Among the issues were:
The degree to which constitutional guarantees of press freedom imply unstated responsibilities.
The difference between reporting and exploiting the news.
The propriety of reporters’ becoming part of the story they are covering.
The conflict between the public’s right to a fair trial.
The question of reporters’ violating the law to obtain information.
The ethics of news organizations’ paying for information, letters, diaries or interviews.
Like the case itself, which resulted in the largest manhunt in the city’s history, the story built slowly.
It began July 29, 1976, when 18-year-old Donna Lauria was shot and killed as she sat in an automobile double-parked in front of her Bronx home. A girlfriend was wounded in the attack.
Over the next eight months, the gunman struck four times, killing two and wounding three others. When the police announced – following the shooting of Virginia Voskerichian in Queens last March – that the crimes were the work of an individual, press attention and public interest rose sharply.
Another note, sent to Jimmy Breslin, a columnist for The Daily News, stimulated attention and interest beyond what anything that had proceeded it when it was published in his column on June 5th. According to Mr. Breslin, the column was written after consultation with the police, who thought it might encourage the killer to write again and leave a clearer set of fingerprints.
On June 26, he struck again. Wounding a young man and a young woman. Two weeks later, Mayor Beame stepped in front of television cameras to say that, in light of the approaching anniversary of Ms. Lauria’s death, he was adding detectives to the “Son of Sam” case.
The Mayor’s statement tended to reinforce the growing – but highly speculative – perception that the killer would strike again on the anniversary.
On July 28, Breslin’s column header: “To the .44 Caliber Killer On His 1st Deathday,” “Is tomorrow so significant to him that he must go out and find a victim?”
On July 29th, the anniversary, The Post ran the headline: “GUNMAN SPARKS SON OF SAM CHASE” over a story detailing a police pursuit of a man with a gun walking long the Cross Bronx Expressway. At the bottom of the story readers were informed that: police say the mystery gunman was definitely not Son of Sam. “NO ONE IS SAFE FROM SON OF SAM!” Post headline the day after the Moscowitz shooting. MOBSTERS JOIN THE HUNT three days later.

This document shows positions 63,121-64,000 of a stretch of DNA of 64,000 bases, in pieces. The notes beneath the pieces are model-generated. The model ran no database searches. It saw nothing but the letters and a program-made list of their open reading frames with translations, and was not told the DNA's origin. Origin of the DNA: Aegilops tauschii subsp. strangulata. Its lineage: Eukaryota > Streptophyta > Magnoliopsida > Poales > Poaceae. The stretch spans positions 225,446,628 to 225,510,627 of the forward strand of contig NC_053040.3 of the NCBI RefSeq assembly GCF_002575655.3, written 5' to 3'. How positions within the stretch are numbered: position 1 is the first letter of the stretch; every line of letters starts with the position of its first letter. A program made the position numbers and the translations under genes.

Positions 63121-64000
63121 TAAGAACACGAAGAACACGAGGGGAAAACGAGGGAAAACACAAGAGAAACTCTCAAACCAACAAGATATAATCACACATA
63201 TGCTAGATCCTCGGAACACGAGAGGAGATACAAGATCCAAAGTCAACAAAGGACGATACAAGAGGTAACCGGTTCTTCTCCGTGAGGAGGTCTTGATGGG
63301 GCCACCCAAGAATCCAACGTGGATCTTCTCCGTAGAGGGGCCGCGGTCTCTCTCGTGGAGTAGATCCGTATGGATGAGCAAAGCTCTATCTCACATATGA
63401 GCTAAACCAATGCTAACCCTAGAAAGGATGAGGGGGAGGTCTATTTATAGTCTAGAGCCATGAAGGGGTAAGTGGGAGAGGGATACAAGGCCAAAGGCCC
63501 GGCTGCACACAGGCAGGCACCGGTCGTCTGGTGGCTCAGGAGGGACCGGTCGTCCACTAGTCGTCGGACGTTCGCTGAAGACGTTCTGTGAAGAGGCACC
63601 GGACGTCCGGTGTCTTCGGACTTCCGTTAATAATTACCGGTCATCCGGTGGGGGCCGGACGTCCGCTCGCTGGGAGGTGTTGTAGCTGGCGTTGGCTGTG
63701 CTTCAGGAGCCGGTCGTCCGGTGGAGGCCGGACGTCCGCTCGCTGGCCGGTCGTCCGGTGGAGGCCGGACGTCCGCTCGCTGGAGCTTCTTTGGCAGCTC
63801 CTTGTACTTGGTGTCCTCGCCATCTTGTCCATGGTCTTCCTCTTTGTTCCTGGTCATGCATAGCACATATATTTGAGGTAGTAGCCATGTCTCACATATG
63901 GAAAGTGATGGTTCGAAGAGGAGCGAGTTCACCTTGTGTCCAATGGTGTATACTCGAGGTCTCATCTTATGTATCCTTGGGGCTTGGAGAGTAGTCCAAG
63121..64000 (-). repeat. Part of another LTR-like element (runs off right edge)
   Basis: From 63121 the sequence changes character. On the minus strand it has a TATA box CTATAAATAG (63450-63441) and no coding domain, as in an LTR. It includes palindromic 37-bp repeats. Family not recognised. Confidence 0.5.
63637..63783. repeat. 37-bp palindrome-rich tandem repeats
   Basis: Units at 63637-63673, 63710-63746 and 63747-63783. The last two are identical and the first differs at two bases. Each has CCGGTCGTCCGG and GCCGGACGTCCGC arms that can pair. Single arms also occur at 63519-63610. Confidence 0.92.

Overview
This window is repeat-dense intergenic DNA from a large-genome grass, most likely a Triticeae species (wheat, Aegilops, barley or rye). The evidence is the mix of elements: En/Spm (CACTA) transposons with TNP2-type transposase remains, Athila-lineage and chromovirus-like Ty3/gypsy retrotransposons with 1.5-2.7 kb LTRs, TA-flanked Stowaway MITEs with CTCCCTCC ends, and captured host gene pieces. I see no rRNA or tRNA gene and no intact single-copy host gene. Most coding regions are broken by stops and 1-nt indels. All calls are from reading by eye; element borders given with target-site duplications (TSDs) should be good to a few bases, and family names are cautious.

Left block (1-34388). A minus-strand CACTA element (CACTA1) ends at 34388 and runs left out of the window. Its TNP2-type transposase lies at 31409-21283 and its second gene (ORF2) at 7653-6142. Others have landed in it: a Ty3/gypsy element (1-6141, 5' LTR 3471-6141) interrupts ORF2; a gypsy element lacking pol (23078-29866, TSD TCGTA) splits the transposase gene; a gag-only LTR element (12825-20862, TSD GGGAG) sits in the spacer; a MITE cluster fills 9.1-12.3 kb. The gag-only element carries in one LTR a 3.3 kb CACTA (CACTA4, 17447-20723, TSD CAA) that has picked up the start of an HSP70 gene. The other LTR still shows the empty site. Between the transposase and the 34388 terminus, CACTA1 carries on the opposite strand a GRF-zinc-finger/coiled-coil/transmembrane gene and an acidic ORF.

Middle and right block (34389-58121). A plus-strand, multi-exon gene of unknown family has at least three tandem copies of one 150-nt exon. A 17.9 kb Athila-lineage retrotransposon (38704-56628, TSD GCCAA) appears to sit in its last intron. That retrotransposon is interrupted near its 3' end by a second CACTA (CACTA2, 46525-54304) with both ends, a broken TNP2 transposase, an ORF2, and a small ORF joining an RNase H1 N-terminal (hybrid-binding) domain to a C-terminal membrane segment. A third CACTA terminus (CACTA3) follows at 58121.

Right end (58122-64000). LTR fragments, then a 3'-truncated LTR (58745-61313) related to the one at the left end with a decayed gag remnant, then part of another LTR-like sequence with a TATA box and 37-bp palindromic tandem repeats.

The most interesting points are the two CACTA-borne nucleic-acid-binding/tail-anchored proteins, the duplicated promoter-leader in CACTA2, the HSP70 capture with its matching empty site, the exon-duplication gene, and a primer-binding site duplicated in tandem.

While many aspects of the story warranted front-page attention by any standards of news judgment, the two city tabloids – and Rupert Murdoch’s Post in particular – were widely criticized for sensationalizing the story to boost circulation.
Even before the capture of David Berkowitz, The New Yorker said that “just about everything done by the press here – especially by the Post and the News – has made a bad situation worse for the residents of New York. By transforming a killer into a celebrity, the press has not merely encourage but perhaps driven him to strike again – any may have stirred others brooding madly over their grievances to act.”
Post response: “If it offends the delicate sensibilities of the Algonquin crowd, so be it.”
Another matter touched upon by The New Yorker article concerned the various appeals made by Pete Hamil and Mr. Breslin, Daily News columnists and Steve Dunleavy of The Post for the killer to turn himself into them or their newspaper.
(Section that follows lifted by Klausner in his book).
Perhaps the most egregious journalistic liberty was taken by The Post on August 15, when, under a black headling “HOW I BECAME A MASS KILLER” – it carried, in bold letters, the byline: “By David Berkowitz.” The “story” was in fact a series of letters the suspect had written some years before. (Letter bought from the ex-girlfriend for a few hundred bucks). $500 Post and only $200 News.
Excerpt from Carey Winfrey Aug 22, 1977 New York Times